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Was Abraham Lincoln an Atheist?

June 24, 2019 in History

By Becky Little

Every U.S. president has been a member of a church, except for one: Abraham Lincoln.

Famously opaque on the subject of religion, Lincoln’s personal faith was something even his closest friends said they couldn’t figure out. Though he became more interested in religious questions toward the end of his life, “Honest Abe” never directly identified himself as a Christian—even after he realized it could hurt him politically.

“He once spoke of how not having any kind of noticeable religious profile had levied what he called a tax on his popularity with the voters,” says Allen Guelzo, a professor of Civil War-era studies at Gettysburg College and author of Abraham Lincoln: Redeemer President. “It was something that he was aware of, something he tried to cope with, and yet he wouldn’t go the distance of trying to pretend that he was something that he wasn’t.”

Lincoln’s religious views shifted throughout his life, as most people’s do. He grew up in a Baptist household but was never baptized as a child or an adult, and in his early 20s he was outspoken about his religious skepticism.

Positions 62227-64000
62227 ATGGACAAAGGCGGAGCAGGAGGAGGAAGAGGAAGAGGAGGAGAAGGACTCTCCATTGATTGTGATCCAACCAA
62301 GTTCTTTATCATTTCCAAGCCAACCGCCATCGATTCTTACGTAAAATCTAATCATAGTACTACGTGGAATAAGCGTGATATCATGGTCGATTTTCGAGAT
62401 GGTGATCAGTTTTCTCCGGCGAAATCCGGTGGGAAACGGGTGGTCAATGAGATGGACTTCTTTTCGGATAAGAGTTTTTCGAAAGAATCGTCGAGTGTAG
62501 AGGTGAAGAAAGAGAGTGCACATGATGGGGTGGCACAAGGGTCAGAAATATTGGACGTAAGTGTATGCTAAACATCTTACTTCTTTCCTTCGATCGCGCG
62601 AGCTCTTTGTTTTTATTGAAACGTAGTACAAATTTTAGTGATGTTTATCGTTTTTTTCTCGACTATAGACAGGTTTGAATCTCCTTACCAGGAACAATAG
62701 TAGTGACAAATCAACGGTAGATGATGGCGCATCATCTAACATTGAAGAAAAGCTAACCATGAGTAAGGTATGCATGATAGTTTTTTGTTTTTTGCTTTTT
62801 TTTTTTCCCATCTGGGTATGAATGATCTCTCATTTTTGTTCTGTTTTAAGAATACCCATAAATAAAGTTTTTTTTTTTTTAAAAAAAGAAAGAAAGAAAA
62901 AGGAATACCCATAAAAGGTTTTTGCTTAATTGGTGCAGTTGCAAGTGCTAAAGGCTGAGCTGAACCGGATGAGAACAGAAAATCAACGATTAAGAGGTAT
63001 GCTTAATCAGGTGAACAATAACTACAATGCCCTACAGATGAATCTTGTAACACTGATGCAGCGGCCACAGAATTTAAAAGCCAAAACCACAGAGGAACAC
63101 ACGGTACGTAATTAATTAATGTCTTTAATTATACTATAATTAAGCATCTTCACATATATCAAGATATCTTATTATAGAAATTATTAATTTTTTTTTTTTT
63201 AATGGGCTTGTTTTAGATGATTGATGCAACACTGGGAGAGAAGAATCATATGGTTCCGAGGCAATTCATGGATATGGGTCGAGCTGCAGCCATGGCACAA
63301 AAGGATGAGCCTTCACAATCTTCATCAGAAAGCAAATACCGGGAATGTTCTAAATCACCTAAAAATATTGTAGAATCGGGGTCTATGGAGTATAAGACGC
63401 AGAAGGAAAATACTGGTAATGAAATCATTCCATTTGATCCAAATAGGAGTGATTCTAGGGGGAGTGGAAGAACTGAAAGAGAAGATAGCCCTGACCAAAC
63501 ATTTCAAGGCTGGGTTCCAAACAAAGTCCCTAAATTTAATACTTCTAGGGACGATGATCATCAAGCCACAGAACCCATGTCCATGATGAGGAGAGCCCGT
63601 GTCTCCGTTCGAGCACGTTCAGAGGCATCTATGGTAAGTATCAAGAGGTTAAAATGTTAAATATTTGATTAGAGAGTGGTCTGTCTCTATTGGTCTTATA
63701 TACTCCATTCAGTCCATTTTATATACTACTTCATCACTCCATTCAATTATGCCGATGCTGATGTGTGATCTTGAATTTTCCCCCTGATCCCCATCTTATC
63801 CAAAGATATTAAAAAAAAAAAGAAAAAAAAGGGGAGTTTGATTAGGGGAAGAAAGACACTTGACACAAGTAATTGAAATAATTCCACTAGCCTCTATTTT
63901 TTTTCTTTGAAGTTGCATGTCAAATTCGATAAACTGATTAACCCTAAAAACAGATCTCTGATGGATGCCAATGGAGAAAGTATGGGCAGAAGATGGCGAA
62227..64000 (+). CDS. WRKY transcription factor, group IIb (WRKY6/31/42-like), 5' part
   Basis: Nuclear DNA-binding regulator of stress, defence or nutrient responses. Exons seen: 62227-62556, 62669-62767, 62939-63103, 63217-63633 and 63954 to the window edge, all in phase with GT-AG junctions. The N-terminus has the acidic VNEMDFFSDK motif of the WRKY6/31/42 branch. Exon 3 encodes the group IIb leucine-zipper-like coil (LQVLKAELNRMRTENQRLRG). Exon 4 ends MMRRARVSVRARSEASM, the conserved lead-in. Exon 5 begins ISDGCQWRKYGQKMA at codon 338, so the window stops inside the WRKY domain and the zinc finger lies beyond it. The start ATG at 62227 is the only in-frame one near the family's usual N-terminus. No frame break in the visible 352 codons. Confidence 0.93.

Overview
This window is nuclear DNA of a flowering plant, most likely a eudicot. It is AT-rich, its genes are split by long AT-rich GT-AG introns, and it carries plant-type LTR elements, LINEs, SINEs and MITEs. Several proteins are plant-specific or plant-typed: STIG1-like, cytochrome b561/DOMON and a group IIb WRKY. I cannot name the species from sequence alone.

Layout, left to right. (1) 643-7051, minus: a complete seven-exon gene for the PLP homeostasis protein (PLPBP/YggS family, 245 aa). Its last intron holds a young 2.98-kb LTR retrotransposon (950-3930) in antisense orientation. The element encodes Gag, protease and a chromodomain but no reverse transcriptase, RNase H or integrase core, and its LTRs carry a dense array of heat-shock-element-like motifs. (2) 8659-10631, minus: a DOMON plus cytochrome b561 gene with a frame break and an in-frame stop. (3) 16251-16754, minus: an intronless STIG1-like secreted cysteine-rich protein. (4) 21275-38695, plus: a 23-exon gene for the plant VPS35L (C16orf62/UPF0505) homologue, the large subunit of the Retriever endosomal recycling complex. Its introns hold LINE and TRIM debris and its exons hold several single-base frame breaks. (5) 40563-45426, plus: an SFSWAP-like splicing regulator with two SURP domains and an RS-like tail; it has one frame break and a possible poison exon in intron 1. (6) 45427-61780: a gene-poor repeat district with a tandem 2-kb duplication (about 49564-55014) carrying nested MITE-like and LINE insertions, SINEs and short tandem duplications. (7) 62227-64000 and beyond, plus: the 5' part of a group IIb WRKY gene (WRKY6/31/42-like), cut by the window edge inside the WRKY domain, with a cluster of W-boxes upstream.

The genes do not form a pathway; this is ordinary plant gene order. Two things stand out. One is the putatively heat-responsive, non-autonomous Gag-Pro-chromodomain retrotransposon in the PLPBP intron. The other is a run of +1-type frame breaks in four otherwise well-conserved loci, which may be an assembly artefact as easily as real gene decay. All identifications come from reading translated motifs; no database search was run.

“He would actually be aggressive on the subject of unbelief,” Guelzo says. “More than one observer who knew him from those days said that Lincoln could shock people.” For example, he might say the Bible was just an ordinary book, or that Jesus Christ was an illegitimate child. “By the time he moves into his late 20s, early 30s, he has started to temper that because he realizes that doesn’t get him very far politically.”

During his failed campaign to be a Whig nominee for the U.S. House of Representatives in 1843, Lincoln observed that the absence of religious affiliation hurt him. “It was everywhere contended that no Christian ought to go for me, because I belonged to no church,” he wrote. Three years later, after he secured the Whig nomination for the House, he faced more accusations about his faith from his opponent, a revivalist preacher named Peter Cartwright. By then Lincoln had learned not to flout his skepticism, and knew he needed to address his critics.

“That I am not a member of any Christian Church, is true,” he responded in a handbill; “but I have never denied the truth of the Scriptures; and I have never spoken with intentional disrespect of religion in general, or of any denomination of Christians …read more


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